A scheduled meeting between three members of the #NotNCAAProperty group with NCAA president Mark Emmert was held Thursday but women were conspicuously absent.
The men’s players leading the movement, including Iowa’s Jordan Bohannan, said they wanted women basketball player’s present at the meeting.
Ramogi Huma, the executive director of a group that works to represent college athletes nationally, said in an interview with the Des Moines Register that “there was a little miscommunication,” adding that Bohannon and others are now trying to arrange a meeting that would include women's basketball players.
Bohannon told the Register that he expected a meeting with Emmert that would include women’s players “ASAP.”
Talk of Emmert meeting with women’s players comes after the NCAA took harsh criticism for disparities in the men’s and women’s accommodations at the association’s basketball tournaments.
Men were given a lavish weight room set up in a gym, while women were given a set of dumbells and some yoga mats.
“Me personally, if I was on the call,” Michigan fifth-year senior Akienreh Johnson said, “I would have a lot of things to say. Women’s voices, you know, we tend to get really rowdy.”
A March 23 letter sent to Emmert by Bohannon, Rutgers' Geo Baker and Michigan's Isaiah Livers requested a meeting with the NCAA president and also stated, “To be clear, we are requesting a meeting with you that will also include other men’s and women’s basketball players as well as (Huma)."
For his part, Emmert said he was open to meeting with female student-athletes as well.
"I also appreciate your interest in including other current men’s and women’s basketball student-athletes in our discussion. … Please feel free to share the names of the additional students you wish to include, and we will work with their schedules as well," Emmert wrote.
Baker, Bohannon and Livers were the only three players on Thursday's call with Emmert.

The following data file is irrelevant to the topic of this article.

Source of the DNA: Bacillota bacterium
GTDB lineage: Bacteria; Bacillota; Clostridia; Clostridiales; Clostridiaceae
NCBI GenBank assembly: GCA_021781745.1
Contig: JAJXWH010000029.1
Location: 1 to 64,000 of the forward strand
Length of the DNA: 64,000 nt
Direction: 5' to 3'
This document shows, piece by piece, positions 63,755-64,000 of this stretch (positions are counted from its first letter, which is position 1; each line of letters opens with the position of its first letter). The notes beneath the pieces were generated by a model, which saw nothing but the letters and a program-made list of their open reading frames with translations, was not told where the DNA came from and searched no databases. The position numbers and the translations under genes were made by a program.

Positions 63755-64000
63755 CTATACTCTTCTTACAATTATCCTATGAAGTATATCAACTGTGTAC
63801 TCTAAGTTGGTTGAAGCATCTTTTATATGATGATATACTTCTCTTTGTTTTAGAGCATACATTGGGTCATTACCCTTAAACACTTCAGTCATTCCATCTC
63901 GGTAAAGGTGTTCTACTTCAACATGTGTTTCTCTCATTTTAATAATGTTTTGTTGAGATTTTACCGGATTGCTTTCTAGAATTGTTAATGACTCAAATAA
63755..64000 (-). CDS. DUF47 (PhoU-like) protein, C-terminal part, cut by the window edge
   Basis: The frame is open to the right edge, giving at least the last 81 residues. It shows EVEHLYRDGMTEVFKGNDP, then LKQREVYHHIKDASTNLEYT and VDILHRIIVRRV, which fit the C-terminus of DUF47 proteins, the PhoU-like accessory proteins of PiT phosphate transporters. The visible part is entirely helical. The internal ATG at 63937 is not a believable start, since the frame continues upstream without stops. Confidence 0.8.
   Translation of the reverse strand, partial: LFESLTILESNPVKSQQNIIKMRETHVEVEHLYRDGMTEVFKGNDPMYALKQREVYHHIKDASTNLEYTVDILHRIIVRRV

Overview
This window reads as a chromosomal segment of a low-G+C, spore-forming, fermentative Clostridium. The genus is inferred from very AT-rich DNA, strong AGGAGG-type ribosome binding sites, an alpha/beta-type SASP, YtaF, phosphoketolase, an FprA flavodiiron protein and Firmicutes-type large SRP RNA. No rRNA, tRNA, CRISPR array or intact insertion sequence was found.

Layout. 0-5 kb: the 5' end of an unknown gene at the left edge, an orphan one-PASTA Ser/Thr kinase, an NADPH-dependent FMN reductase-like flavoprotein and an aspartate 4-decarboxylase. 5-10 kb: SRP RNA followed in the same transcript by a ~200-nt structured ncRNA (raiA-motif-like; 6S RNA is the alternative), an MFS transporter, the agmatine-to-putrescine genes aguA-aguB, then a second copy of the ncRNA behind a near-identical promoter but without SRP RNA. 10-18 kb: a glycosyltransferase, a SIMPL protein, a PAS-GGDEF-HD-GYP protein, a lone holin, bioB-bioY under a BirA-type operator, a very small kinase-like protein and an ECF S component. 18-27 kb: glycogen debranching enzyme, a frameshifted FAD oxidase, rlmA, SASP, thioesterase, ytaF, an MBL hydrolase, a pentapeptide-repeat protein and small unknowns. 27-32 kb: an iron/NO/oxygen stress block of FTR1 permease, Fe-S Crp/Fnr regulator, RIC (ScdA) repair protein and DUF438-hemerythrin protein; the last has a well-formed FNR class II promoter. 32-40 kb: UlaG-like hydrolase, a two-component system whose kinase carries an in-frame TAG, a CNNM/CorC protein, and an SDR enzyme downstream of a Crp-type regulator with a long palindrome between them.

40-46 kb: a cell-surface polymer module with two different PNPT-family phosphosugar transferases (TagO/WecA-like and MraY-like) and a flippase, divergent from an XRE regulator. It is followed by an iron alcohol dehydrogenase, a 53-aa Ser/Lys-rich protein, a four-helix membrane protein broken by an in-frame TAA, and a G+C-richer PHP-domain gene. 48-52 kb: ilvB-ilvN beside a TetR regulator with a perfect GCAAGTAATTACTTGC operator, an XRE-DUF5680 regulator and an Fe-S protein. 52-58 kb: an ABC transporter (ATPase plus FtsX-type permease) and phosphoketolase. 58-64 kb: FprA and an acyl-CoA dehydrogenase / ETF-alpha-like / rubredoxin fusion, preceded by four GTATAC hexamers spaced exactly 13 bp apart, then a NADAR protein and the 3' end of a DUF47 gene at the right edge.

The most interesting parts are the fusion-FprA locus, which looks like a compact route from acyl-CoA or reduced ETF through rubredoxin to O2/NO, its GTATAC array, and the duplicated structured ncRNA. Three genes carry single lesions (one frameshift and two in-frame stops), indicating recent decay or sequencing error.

In that call, they made three requests, according to the Register:
- That the NCAA’s member schools make a temporary rules change that would allow college athletes to make money from their names, images and likenesses during the 2021-22 school year. They said they envisioned this a one-year accommodation similar to the schools’ adoption of various blanket waivers that will give athletes an additional season of eligibility because the COVID-19 pandemic disrupted playing schedules in the spring of 2020 and the fall and winter of 2020-21.
- That the NCAA pledge to “voluntarily abide by and enforce” Title IX, the federal gender-equity law. While schools are subject to the law because they receive federal funding, the NCAA — which is organized as a private, non-profit organization that does not get federal funds — is not subject to the law in areas it administers, like championship events.
- Arrange a meeting between the players and two of the NCAA’s top governing groups – the Division I Council, which is comprised mainly of school and conference administrators, and the NCAA Board of Governors, which comprises college presidents from all three of the association’s competitive divisions.